Own Your Intellectual Property to Resist Amazon Trademark Infringement by Rich Goldstein
Did you know that the butterfly species’ spicebush swallowtail turns green and develops eye spots so that it resembles the head of a smooth green snake? While animals use mimicration in wildlife, entrepreneurs apply imitation skills in many aspects of eCommerce. Using competitors’ keywords to optimize product listings or borrowing another marketing strategy is a common practice for any Amazon seller.
When people are free to do as they please, they usually imitate each other.
However there is one “but”! In terms of eCommerce: imitation opens a backdoor for counterfeit products to proliferate along Amazon marketplace, letting your competitors rip you off every time your customer mistakenly buys their knockoff. Actually, your brand tends to be exceedingly vulnerable, until and unless it becomes a registered trademark.
Just in case you feel a bit lost without a lawyer in your corner, I am here with the short summary of a 3 step patent and trademark registration process delivered by Rich Goldstein in his video presentation.
An experienced patent attorney and a guest expert at Seller Labs Annual Conference 2021, Rich Goldstein is making particular emphasis on how to avoid trademark infringement, and why you need to apply for a patent or trademark ASAP.
If you are still doubting or already struggling for the trademark registration, this way, please!
Before we start please note that, according to Rich Goldstein, Intellectual Property (IP) is categorized into several types. Online sellers need to look at patents and trademarks in the first place, because that’s how they can protect their products and brands.
Software solutions /apps
Slogan or catchphrase
Color scheme, that distinguishes your product or service in the marketplace.
Main Pro Arguments for Having Your Intellectual Property Registered
Why is Mr. Green spending thousands of dollars on patenting while Ms. Smith is calling it a sheer waste of time? So many people, so many minds. Nonetheless, Statista shows an increase in the number of registered patents in the United States from 1.63 million to 3.13 million patents in force if we compare the variables in 2004 and 2019.
It is not for nothing that more and more sellers tend to own their intellectual property. Products and brands need to be protected and here are at least three watertight reasons for it:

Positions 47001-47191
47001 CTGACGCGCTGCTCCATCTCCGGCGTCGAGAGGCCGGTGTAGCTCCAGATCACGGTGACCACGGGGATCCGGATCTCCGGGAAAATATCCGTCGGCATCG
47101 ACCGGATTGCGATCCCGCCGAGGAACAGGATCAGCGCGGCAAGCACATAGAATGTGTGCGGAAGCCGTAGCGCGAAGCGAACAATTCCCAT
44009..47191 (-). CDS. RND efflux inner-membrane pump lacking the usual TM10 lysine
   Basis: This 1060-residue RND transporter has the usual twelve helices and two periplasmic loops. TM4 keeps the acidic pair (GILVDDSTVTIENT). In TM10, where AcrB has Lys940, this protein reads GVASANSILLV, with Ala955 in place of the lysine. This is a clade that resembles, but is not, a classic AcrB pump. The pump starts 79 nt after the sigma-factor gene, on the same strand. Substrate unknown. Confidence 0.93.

- Prevent revenue loss. Let’s say you have skillfully crafted and launched a new product (A farewell to 24 hour diligence and gallons of coffee!!) or your brand has grown so fruitful that your rivals are trooping around to sink their teeth into it. You are not going to share your success and profit with them, are you? When you own your business, and by that I mean have it registered, you leave no chances for any competitors to take advantage of you and sell products on your behalf.
- Increase the value of your business. Even if you have no intentions of ever selling your business, it doesn’t mean you shouldn’t think about how much it would potentially cost. The value of a business is traditionally based upon the revenue, formed by a certain amount of sales and backed with a certain customer base.
What about going beyond your market share?
With an Intellectual Property portfolio your eCommerce business acquires a much higher price tag. Exclusive rights to a certain type of product can dramatically increase your business value and show a huge ROI ratio (Return on Investment) in relation to the amount of money that you’ve spent on IP in general.
- Gain from Amazon Brand Registry. A golden nugget: Compared with Amazon regular sellers, brand owners who are selling trademark items boast advanced access to Amazon store analytics, Sponsored Ads and Amazon Report Infringement Programs.
Did you know?
Design patents have become extremely valuable on Amazon. A design patent infringement is claimed to secure the unique visual qualities of the product and its ornamental appearance. Thus, if any product looks similar to yours, there is a high chance that Amazon will shut down the competitor’s listings.